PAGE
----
Surveillance is a key instrument for the Fund’s crisis prevention role. It needs to be comprehensive, consistent and coherent.
Significant gaps in its coverage were identified in the 2008 TSR, in particular in its coverage of risk assessment; macro/financial linkages; multilateral perspective (including spillovers and cross-country analysis); and exchange rate assessments.
The Fund has responded by introducing a number of new products and processes. While it is too early to tell whether they have been fully successful, in most areas the Fund has moved significantly in the right direction and there are not big gaps in its coverage; but there are areas where the Fund should do more.
There is a growing demand for the Fund to present more analysis of risks and vulnerabilities The Fund should publish more of its internal work on risks and vulnerabilities in its multilateral surveillance reports (Recommendation 1), while being mindful of possible market reactions.
The introduction of new products has increased the level of overlap between different products, and the risk of inconsistencies. Also the three flagship reports overlap to some degree given the interlinkages between the issues covered in them. But in general overlaps are kept to a manageable level.
Although there is a general presumption to have fewer (and shorter) surveillance reports, there is not a strong case for radical pruning or merger of the main multilateral products, since each appears to have a rather different focus and target audience. However, there is some scope for rationalization of multilateral products to reduce overlap (and to help ensure consistency) (Recommendation 2).
At a minimum it is important that the Fund’s various surveillance products are not inconsistent. Although some inconsistencies do appear on occasion, review processes seem to be working effectively to prevent serious consistency problems.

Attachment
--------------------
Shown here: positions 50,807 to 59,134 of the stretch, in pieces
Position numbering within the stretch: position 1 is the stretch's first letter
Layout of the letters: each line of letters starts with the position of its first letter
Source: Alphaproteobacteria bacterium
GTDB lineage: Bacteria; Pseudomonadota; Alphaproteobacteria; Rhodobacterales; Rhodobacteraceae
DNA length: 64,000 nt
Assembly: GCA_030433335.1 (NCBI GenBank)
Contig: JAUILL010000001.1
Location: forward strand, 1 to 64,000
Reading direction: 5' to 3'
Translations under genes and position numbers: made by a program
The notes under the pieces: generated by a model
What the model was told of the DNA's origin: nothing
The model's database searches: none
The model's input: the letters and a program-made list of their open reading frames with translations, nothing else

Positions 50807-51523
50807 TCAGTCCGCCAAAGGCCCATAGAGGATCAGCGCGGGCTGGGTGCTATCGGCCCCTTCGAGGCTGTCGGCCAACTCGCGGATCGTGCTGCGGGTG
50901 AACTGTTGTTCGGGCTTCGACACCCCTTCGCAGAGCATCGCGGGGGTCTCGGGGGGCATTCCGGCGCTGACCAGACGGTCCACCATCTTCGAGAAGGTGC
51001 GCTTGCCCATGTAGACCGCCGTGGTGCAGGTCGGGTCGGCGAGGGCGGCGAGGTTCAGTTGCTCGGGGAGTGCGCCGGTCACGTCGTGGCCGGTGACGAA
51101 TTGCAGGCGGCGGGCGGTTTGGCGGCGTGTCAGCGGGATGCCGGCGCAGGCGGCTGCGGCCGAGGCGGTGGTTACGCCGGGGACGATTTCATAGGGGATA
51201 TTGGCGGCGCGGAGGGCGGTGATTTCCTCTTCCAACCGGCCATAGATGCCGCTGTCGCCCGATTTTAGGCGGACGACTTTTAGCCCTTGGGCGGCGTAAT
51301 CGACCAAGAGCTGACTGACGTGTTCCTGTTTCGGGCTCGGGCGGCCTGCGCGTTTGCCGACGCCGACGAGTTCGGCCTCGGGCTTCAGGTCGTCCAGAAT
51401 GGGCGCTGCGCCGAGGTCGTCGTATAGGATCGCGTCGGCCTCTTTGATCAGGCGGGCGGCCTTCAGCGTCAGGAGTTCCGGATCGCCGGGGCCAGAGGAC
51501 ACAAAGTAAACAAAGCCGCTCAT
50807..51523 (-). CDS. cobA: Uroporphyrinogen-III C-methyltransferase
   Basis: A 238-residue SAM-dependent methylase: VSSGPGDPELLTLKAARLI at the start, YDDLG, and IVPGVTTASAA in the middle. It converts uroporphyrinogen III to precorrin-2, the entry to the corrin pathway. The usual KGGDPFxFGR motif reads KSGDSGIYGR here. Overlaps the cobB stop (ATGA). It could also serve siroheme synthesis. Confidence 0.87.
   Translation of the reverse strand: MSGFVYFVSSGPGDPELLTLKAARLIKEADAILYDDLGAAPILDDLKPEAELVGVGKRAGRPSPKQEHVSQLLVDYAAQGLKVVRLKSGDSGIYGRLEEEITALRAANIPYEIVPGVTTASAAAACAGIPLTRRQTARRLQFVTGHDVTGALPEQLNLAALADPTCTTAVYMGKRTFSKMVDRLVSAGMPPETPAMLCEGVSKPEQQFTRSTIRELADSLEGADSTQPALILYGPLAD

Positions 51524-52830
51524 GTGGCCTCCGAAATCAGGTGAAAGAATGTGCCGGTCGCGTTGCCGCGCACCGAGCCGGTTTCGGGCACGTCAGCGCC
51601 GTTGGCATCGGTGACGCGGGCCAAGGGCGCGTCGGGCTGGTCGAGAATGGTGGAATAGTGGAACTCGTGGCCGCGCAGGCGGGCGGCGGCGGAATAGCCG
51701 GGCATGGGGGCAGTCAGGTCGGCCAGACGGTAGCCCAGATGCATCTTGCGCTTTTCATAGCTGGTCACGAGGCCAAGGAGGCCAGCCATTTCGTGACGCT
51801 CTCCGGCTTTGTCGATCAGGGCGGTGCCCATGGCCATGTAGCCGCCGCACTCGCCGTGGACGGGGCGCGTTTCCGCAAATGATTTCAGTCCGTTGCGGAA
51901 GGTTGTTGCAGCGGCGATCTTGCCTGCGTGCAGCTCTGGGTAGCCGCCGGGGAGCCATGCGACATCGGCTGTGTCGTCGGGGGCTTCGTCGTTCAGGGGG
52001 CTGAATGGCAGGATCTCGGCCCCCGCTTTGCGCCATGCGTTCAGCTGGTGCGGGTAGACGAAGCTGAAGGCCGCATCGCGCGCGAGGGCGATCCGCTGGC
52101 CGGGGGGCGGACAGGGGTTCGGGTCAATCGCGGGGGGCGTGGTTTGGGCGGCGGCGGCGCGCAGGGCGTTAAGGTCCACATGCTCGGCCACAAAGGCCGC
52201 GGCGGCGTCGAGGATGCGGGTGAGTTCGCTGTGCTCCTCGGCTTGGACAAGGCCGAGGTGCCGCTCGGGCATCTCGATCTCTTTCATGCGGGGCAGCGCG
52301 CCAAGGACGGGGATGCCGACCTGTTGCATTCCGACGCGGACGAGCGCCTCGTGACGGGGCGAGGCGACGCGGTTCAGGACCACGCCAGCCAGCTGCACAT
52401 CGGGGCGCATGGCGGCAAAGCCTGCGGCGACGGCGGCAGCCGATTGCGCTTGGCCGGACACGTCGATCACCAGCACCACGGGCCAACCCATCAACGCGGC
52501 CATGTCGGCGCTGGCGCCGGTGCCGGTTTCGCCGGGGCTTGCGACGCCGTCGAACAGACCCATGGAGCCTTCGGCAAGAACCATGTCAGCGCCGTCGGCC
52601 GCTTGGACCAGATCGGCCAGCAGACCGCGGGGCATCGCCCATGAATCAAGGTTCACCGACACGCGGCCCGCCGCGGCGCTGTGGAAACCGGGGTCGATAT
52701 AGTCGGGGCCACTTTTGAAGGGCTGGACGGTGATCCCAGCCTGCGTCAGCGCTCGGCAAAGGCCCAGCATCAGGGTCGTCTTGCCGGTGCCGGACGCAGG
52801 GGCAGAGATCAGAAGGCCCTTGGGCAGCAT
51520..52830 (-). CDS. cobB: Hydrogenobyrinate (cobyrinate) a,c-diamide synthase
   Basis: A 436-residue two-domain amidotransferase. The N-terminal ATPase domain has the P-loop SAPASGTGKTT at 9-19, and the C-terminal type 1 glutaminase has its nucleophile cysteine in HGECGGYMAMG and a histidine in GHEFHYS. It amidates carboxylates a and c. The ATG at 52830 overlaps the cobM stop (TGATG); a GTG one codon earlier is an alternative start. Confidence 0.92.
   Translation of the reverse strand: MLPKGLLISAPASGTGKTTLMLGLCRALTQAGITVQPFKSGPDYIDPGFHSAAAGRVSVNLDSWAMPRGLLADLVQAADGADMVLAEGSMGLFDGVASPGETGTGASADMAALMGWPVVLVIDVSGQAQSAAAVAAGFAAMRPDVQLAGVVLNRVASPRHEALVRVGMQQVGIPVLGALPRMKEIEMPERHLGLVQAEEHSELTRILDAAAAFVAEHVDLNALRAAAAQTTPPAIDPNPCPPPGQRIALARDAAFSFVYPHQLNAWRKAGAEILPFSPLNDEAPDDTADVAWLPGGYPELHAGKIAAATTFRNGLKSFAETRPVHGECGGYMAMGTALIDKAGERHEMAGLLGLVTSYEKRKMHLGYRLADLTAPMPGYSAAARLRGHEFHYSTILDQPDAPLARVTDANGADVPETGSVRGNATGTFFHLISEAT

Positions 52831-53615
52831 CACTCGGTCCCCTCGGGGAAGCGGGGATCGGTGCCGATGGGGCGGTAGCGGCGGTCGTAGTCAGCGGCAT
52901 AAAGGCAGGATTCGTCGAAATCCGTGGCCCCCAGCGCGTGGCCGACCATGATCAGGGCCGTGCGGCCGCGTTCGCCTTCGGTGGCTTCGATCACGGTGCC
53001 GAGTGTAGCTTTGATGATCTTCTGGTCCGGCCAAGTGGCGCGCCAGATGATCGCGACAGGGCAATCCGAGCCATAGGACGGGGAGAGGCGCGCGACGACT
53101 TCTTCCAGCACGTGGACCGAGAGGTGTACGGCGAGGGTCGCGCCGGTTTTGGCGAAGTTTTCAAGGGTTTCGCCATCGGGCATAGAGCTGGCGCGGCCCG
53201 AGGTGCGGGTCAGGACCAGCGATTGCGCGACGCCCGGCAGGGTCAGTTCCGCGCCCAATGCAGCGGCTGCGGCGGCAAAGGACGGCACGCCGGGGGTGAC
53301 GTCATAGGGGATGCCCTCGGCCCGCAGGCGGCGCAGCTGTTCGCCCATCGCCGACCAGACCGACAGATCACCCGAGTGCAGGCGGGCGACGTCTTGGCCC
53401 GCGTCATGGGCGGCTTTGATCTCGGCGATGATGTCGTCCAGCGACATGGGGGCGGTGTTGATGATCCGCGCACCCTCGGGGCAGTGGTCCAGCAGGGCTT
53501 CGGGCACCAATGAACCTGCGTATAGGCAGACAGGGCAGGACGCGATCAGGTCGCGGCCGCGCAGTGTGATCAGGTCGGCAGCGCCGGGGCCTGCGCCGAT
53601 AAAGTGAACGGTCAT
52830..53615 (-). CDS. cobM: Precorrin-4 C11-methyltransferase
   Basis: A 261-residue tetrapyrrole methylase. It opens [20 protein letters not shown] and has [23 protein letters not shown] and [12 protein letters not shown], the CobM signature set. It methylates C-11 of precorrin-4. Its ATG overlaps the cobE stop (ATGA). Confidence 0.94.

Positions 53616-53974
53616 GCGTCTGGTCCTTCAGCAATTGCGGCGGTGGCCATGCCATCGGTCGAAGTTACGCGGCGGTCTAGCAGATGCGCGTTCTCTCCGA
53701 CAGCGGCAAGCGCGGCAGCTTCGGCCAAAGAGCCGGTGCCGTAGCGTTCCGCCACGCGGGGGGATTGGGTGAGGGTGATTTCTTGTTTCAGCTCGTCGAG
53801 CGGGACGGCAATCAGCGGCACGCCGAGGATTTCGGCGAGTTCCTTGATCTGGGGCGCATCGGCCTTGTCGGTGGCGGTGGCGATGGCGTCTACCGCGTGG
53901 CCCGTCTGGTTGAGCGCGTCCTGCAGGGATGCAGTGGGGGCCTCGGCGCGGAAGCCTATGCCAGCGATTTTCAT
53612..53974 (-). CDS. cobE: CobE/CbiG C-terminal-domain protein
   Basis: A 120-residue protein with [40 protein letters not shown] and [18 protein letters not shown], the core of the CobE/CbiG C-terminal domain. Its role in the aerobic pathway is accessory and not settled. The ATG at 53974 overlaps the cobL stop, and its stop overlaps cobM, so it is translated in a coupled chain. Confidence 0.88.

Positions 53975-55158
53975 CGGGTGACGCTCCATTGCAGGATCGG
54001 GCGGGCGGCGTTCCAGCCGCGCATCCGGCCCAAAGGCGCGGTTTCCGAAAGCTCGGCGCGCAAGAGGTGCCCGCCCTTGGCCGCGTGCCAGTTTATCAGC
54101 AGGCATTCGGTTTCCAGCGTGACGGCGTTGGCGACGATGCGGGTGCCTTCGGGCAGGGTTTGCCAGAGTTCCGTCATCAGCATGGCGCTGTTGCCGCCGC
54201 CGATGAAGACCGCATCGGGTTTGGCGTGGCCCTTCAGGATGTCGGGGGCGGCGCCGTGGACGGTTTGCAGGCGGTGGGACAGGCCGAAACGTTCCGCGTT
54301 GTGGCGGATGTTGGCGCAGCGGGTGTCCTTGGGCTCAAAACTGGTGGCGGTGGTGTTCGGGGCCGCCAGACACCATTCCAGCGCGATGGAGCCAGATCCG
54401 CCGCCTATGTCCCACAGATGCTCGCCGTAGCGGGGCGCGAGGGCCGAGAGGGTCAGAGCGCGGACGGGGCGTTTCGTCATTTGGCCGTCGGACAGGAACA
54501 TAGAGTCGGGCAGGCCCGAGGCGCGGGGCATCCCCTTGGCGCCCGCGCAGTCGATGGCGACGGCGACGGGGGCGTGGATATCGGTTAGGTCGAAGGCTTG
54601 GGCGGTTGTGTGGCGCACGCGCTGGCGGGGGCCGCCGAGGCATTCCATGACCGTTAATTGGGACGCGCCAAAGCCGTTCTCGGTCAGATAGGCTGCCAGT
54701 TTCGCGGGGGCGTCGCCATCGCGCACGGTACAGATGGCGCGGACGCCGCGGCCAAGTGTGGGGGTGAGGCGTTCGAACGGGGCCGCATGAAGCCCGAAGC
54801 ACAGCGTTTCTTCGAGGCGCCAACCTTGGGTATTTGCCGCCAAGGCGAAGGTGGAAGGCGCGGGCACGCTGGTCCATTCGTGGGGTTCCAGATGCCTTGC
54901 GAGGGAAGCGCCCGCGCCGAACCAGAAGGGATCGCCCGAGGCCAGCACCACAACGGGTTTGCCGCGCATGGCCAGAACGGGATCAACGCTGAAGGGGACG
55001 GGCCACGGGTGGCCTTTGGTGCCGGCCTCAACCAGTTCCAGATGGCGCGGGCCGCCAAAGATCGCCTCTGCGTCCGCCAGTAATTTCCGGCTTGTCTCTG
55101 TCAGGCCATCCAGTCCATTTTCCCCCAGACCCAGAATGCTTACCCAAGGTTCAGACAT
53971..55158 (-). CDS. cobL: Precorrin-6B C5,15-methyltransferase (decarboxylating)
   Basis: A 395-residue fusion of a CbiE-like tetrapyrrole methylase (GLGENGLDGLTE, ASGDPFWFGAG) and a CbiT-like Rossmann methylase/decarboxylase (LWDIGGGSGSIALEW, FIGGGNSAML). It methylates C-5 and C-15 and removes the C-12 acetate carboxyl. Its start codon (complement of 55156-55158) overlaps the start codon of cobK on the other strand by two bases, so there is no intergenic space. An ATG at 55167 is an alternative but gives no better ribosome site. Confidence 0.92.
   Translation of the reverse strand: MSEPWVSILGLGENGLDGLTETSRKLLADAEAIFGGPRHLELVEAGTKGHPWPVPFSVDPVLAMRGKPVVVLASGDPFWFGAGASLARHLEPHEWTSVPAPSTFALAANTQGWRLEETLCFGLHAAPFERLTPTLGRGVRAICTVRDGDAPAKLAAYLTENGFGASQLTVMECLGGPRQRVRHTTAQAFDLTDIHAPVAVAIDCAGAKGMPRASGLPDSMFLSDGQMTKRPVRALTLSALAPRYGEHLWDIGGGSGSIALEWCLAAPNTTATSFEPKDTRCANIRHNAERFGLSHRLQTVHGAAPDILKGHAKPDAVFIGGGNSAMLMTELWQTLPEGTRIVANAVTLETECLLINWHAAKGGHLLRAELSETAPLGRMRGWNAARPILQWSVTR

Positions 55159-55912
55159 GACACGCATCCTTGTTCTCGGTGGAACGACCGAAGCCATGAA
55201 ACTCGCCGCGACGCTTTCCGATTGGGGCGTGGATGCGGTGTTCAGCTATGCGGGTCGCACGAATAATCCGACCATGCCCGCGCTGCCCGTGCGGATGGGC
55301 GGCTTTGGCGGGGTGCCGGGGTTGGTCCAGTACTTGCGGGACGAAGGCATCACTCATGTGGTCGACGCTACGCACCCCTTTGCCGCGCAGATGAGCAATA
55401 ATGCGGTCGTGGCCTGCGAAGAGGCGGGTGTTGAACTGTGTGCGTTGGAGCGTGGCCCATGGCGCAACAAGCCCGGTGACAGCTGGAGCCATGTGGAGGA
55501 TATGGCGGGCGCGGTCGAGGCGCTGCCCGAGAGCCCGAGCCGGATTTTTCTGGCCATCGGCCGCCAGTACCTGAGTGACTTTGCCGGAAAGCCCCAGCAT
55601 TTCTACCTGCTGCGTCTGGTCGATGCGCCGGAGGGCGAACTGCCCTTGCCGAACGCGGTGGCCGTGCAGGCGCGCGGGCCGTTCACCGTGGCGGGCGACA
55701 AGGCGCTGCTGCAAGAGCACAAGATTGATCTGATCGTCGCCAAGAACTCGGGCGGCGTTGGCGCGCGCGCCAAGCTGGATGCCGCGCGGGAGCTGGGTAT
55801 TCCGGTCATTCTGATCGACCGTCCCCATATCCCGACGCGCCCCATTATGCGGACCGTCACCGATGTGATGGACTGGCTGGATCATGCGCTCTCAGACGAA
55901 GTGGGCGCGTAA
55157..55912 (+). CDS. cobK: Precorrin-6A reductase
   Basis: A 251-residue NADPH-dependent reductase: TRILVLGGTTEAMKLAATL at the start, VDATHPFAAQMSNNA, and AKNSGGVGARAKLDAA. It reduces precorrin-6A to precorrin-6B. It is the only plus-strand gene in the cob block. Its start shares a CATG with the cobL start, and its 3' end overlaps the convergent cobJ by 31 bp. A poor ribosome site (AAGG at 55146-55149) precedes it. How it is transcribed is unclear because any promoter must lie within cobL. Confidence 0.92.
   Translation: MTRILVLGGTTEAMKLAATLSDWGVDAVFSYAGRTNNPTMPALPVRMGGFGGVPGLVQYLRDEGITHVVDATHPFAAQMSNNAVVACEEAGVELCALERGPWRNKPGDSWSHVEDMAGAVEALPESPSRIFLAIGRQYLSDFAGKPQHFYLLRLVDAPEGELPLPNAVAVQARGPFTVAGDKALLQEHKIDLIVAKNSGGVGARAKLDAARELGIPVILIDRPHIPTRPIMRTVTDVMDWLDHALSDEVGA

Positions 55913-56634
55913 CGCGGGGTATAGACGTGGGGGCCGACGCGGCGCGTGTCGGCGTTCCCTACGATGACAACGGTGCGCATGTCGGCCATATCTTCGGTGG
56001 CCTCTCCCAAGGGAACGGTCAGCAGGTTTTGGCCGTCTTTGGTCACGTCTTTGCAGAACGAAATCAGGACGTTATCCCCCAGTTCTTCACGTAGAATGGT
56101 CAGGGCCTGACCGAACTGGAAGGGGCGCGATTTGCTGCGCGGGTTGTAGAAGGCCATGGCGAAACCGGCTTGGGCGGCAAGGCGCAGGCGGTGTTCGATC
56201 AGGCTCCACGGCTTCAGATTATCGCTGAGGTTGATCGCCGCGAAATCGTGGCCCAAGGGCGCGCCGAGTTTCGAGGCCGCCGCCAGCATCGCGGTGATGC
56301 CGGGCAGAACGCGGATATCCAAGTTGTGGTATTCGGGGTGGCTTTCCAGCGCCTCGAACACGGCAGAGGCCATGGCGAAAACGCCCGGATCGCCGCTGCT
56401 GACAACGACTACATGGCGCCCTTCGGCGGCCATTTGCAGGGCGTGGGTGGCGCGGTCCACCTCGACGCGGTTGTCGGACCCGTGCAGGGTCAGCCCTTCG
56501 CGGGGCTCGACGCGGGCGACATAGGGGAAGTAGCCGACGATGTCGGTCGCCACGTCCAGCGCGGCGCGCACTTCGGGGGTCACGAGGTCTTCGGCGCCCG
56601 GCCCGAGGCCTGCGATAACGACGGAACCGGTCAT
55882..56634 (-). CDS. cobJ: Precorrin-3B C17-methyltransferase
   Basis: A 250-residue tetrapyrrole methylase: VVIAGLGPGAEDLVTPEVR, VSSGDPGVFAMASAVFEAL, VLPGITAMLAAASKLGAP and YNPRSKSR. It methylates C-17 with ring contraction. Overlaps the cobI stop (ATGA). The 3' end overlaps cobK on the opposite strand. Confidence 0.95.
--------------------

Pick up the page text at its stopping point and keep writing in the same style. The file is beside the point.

But the Fund should also do more to integrate its surveillance by applying consistent approaches across surveillance, and make connections across countries and issues— 'connecting the dots’. A number of changes have also been introduced already to address these issues. But further steps are proposed in this report.
There are a significant number of products which provide the Fund’s 'top line’ messages on global policies and priorities, which puts at risk the consistency, coherence and clarity of the Fund’s analysis and advice The Fund should publish a single concise overarching document, covering global prospects, policies, spillovers and risks (Recommendation 3).
Changes are proposed to improve integration of bilateral and multilateral surveillance, including on financial stability, spillovers, and global policy issues (Recommendation 4).
Also outward spillovers should be systematically identified and incorporated in Article IV consultations; and reports drawing out the themes from Article IV reports for systemic countries should be produced regularly (Recommendation 5).
More effective cross-departmental working is needed to better integrate surveillance across the Fund. There should be greater use of cross-departmental teams and working groups (Recommendation 6), and staff should be encouraged and incentivized to work cross-departmentally (Recommendation 7).
A number of supra-national bodies and groups have emerged recently and are carrying out self-assessments which cover similar issues to Fund surveillance. Although these groups present challenges for the Fund, technical support by the Fund to these groups will leverage the Fund’s technical expertise, and also could help improve the Fund’s own surveillance and traction.
In interacting with these groups, the Fund needs to be clear on its role (Recommendation 8) either as an adviser or as a participant in their decisions.
The Fund should also align its own organizational structures to strengthen links with these groups (Recommendation 9), and learn lessons for its own surveillance activities.